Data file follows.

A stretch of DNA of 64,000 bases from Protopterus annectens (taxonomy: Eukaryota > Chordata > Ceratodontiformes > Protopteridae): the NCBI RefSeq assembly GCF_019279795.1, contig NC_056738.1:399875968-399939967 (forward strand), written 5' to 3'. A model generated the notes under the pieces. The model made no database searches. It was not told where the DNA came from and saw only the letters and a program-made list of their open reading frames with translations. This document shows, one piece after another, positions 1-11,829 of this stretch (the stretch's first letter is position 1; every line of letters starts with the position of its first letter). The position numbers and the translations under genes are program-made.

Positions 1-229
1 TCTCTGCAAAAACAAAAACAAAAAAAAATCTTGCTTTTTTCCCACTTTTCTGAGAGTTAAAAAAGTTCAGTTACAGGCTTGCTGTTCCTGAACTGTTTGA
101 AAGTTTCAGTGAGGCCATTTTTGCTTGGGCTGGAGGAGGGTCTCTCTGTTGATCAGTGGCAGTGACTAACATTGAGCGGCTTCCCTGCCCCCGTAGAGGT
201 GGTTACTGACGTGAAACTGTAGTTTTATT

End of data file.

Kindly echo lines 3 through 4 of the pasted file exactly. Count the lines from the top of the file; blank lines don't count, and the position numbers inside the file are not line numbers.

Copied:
1 TCTCTGCAAAAACAAAAACAAAAAAAAATCTTGCTTTTTTCCCACTTTTCTGAGAGTTAAAAAAGTTCAGTTACAGGCTTGCTGTTCCTGAACTGTTTGA
101 AAGTTTCAGTGAGGCCATTTTTGCTTGGGCTGGAGGAGGGTCTCTCTGTTGATCAGTGGCAGTGACTAACATTGAGCGGCTTCCCTGCCCCCGTAGAGGT